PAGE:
Predictive Maintenance Reduces Vehicle Downtime and Makes Connected Vehicles Safe
In recent years, predictive maintenance has become a hot topic across the industrial world. Companies like SparkCognition have raised hundreds of millions of dollars to predict machinery failures before they happen. The main goal is to anticipate defects and quickly repair components to prevent lost revenue and production from downtime. More recently, this same strategy is being applied to vehicles, from passenger cars to heavy-duty fleets.
The goals are the same:
- Reduce vehicle downtime
- Optimize vehicle health to extend the life of the asset.
However, the challenge is unique, as moving assets which are impacted by external variables such as driver behavior and weather are more complicated to maintain and predict than stationary industrial assets. As a result, predictive maintenance platforms in the mobility space have two main applications: fleet vehicle and connected passenger cars.
Predictive Maintenance Investments
Despite advances in telematics systems and vehicle safety features, commercial vehicles are experiencing more on-road failures than ten years ago. Estimates of downtime costs for fleets range from $448-$760 a day. This primarily impacts fleets with high utilization rates, such as buses and trucks. As fleet sizes grow in scale and more vehicles are equipped with telematics systems, predictive maintenance will become easier to deploy. With the ability to tap into existing telematics systems, it will be critical to reduce vehicle downtime and maximize utilization. Across a large fleet, any reduction in maintenance time and costs can make a significant difference.
Today’s cars have been described as the ‘next big OS’, with infotainment and connectivity systems containing over 100 million lines of code. As with any code, this OS contains bugs which are hard to find manually and can lead to vehicle failures. Innovations to automate this process are improving the safety of connected vehicles by preventing critical failures. This will become increasingly important with autonomous vehicles. If a car is completely controlled by code and algorithms, any bug in the code can have serious safety implications.
Companies operating in this space operate largely as SaaS platforms, using API keys to tap into existing telematics systems. The technology solutions provided by innovators in this space are focusing on maximizing the efficiency and speed of data analysis, actionable predictabilityand user experience.
Pitstop, a Toronto-based startup, has developed an automotive predictive maintenance platform which analyzes time-series data from telematics systems and test-based event data, then predicts component-level failures for batteries, engines or brakes. The company provides a proprietary telematics device (for an additional fee) which automatically connects drivers to maintenance shops once installed, streamlining the repair process. Pitstop recently raised a Series A round from Sensata Technologies, Ripple Ventures and Hike Ventures. This funding will be used to expand market reach, enhance product features and build additional prediction algorithms. Pitstop’s customers include Aisin, Fleet Complete, Smartcar and Continental AG.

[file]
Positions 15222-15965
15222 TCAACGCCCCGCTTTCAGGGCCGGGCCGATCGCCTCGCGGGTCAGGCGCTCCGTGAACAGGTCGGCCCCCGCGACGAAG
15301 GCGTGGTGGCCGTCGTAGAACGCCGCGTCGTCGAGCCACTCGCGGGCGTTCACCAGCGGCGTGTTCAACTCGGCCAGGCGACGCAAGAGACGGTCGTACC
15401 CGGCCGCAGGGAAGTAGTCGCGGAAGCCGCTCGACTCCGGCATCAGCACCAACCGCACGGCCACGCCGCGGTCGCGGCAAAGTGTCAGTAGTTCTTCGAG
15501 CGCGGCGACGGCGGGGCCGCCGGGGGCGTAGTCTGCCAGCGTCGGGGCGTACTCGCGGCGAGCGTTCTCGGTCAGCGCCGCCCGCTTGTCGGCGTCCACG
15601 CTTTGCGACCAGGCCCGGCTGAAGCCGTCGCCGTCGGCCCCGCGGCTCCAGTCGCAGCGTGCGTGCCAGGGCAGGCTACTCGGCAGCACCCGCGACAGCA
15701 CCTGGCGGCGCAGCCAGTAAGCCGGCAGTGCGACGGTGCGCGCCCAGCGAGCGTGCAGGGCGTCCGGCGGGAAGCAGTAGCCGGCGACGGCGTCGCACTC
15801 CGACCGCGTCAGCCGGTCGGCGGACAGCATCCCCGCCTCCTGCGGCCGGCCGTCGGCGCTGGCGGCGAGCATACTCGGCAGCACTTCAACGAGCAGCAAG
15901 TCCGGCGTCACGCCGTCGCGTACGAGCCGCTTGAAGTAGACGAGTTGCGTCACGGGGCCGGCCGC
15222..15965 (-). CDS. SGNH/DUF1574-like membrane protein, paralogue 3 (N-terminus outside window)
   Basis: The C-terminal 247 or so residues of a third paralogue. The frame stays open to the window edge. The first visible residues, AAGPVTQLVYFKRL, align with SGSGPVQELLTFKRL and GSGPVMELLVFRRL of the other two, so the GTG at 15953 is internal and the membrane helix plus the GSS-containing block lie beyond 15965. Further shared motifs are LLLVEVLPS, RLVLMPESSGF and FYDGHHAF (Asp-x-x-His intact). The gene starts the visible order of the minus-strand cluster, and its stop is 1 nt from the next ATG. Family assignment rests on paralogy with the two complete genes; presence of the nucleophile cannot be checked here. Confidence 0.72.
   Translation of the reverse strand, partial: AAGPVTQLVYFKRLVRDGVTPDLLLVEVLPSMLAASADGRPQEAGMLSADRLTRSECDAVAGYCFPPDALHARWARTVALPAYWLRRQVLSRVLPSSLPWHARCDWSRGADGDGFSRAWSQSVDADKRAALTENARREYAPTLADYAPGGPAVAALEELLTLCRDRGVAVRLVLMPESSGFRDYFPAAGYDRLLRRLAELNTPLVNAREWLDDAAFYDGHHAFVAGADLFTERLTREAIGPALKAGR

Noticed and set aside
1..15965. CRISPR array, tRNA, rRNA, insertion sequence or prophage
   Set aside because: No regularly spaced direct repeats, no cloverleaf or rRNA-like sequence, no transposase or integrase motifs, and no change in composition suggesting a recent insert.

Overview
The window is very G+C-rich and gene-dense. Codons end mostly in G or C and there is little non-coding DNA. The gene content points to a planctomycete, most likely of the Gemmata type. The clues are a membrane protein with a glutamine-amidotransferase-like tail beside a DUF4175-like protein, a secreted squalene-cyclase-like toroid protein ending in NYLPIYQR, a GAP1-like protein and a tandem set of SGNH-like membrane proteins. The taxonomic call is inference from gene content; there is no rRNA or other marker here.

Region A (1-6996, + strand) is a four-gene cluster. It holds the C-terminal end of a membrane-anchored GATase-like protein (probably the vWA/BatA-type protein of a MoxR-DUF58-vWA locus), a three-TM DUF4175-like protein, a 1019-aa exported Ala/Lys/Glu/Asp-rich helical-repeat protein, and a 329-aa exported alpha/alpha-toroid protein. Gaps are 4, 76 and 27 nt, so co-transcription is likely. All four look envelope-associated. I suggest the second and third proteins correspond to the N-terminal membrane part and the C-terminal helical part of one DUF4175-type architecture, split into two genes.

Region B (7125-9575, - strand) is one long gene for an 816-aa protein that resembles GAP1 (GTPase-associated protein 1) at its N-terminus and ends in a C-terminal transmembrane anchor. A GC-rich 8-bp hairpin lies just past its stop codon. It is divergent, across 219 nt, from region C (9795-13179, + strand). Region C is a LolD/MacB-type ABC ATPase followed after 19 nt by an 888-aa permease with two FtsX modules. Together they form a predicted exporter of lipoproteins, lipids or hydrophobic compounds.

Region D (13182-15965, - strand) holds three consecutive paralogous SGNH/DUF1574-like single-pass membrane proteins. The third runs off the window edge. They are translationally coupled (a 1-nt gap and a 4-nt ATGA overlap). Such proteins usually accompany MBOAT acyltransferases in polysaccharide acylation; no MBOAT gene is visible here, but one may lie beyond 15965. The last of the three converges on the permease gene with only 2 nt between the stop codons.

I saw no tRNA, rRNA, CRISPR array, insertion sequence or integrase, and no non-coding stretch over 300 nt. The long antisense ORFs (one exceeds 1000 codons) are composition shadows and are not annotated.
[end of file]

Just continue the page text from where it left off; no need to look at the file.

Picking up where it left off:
Stratio Automotive, a provider of automated vehicle testing and automated vehicle maintenance that combines engineering and machine learning capabilities, raised a $3 million Seed round from Crane Venture Partners in 2019. Stratio’s customers are vehicle manufacturers as well as operators of heavy-duty vehicle fleets. The company’s goal is to reduce vehicle downtime to zero by continuously testing vehicles throughout their lifetime using automation to develop models for component performance.
Aurora Labs, a Tel Aviv-based developer of self-healing software for connected cars, recently raised a $23 million Series B round from Porsche, UL Ventures, Toyota Tsusho, LG Technology Ventures and Marius Nacht. Aurora’s self-healing software automatically detects and fixes bugs in a car’s code, as well as continuously rolling out new features. Aurora claims software-related recalls for safety and security will exceed 50% of all recalls by 2050, and their In-Vehicle Software Management enables all ECUs in vehicles to be updated automatically.
This is a fairly nascent space with plenty of room for new entrants. However, the complex nature of vehicle testing and diagnostics requires deep expertise in data science, vehicle performance and maintenance. Barriers to entry are high, but the opportunity is massive and current players are only scratching the surface of what is possible. End customers differ among market participants. While Stratio targets automotive OEMs and fleet operators, Pitstop targets fleet operators and maintenance shops, honing in on streamlining repair detection and implementation. Aurora Labs, on the other hand, focuses on OEMs, particularly in the passenger vehicle segment.
Keep an Eye on…
As connected car and autonomous driving technologies permeate the transportation sector, so will predictive maintenance capabilities. Although the latter is somewhat lagging, we can expect to see it increasingly adopted by automakers (particularly luxury cars and heavy-duty fleet vehicles), both in production processes and in-vehicle.
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